• Senghas, A., A. Özyürek, and S. Kita. (2002). Encoding motion events in an emerging sign language: From Nicaraguan gestures to Nicaraguan signs. In A. Baker, B. van den Bogaerde & O. Crasborn (Eds.) Cross-linguistic perspectives in sign language research. Selected papers from TISLR 2000. Hamburg: Signum Press.
  • Senghas, A., D. Roman, and S. Mavillapalli (2006). Simplemente Unico: Lo que la Comunidad Sorda de Nicaragua le Puede Enseñar al Mundo [Simply Unique: What the Nicaraguan Deaf Community Can Teach the World]. London/Managua: Leonard Cheshire International.
  • Senghas, A., S. Kita, and A. Özyürek (2004). Children creating core properties of language: evidence from an emerging sign language in Nicaragua. Science, 305: 5691, 1779-1782.
  • Senghas, R. J 1997. An 'unspeakable, unwriteable' language: Deaf identity, language & personhood among the first cohorts of Nicaraguan signers. University of Rochester, NY Ph. D. dissertation
  • Senghas, R. J. 2003. New ways to be Deaf in Nicaragua: Changes in language, personhood, and community. In Monaghan, L., Nakamura, K., Schmaling, C., and Turner, G. H. (eds.), Many ways to be Deaf: International, linguistic, and sociocultural variation. Washington, DC. Gallaudet University Press, pp. 260–282.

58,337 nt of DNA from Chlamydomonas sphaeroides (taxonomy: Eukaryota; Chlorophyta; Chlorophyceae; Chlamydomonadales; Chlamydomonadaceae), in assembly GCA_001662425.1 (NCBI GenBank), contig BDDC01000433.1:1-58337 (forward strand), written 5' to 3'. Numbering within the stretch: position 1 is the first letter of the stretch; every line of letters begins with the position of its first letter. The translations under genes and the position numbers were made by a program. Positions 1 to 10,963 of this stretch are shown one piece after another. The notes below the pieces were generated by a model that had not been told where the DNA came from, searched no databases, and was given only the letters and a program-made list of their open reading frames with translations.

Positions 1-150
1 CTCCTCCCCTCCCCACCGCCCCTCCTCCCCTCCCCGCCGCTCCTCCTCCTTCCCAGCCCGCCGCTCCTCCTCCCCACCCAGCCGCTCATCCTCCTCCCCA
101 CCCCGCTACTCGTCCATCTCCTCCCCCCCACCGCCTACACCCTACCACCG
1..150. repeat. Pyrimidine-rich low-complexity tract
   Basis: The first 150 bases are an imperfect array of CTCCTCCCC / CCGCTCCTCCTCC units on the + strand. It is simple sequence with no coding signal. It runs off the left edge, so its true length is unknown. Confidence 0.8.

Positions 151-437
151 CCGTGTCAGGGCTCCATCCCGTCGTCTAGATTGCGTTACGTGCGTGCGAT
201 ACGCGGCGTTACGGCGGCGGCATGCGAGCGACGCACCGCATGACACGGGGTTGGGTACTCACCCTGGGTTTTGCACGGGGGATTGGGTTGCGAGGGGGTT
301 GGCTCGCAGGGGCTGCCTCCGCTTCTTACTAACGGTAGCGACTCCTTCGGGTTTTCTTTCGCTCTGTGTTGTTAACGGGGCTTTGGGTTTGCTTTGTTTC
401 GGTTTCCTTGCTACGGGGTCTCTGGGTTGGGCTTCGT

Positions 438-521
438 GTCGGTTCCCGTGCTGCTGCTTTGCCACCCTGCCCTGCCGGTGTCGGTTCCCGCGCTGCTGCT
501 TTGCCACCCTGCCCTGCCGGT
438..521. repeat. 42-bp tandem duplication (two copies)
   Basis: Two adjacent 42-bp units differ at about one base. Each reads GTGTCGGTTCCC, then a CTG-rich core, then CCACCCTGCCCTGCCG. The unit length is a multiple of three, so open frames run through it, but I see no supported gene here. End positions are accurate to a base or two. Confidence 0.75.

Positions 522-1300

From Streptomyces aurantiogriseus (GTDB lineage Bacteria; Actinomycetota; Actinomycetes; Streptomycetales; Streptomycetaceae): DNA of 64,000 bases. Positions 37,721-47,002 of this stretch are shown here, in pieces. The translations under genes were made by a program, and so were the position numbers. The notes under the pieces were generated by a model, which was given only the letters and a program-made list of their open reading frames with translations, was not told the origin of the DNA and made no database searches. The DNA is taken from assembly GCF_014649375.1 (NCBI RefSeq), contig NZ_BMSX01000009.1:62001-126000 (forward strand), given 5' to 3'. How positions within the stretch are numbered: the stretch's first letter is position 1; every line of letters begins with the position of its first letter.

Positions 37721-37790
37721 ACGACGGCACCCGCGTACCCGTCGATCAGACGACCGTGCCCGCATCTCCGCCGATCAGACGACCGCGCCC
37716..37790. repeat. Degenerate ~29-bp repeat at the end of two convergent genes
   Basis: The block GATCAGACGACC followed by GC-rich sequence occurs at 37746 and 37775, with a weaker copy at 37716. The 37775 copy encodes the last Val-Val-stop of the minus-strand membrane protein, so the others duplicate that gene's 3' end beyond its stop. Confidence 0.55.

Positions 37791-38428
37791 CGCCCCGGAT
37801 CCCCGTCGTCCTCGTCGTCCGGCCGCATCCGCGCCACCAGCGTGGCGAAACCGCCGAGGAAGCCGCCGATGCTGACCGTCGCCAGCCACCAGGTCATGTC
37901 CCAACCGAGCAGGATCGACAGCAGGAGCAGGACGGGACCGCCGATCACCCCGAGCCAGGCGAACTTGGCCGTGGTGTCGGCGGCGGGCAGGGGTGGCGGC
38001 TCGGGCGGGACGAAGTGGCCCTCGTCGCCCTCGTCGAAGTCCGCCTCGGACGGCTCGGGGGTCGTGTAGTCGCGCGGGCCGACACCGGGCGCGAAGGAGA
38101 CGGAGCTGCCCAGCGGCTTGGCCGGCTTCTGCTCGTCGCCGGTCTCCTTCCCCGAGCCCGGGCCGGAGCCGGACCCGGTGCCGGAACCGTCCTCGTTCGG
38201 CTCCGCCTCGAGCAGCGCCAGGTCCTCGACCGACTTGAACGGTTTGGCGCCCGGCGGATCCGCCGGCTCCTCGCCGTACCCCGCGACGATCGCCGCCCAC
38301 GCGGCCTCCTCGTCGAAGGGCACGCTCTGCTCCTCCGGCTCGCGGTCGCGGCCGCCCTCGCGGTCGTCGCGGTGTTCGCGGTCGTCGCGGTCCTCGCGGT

• Shepard-Kegl, J. A. 1997. Prólogo. In Lopez Gomez, J.J., Peréz Castellon, A. M., Rivera Rostrán, J. M., and Baltodano Baltodano, J.F., (eds.), Diccionario del Idioma de Señas de Nicaragua. Managua: Asociación Nacional se Sordos de Nicaragua (ANSNIC), pp. ix-xi.
  • Shepard-Kegl, J.M. 2002. Teaching Literacy to Deaf Students in Nicaragua: A Common Sense Two-Step Approach. Yarmouth, ME: NSLP, Inc. (downloadable at
  • Michael Tomasello 2005, Constructing a Language: A Usage-Based Theory of Language Acquisition. Harvard University Press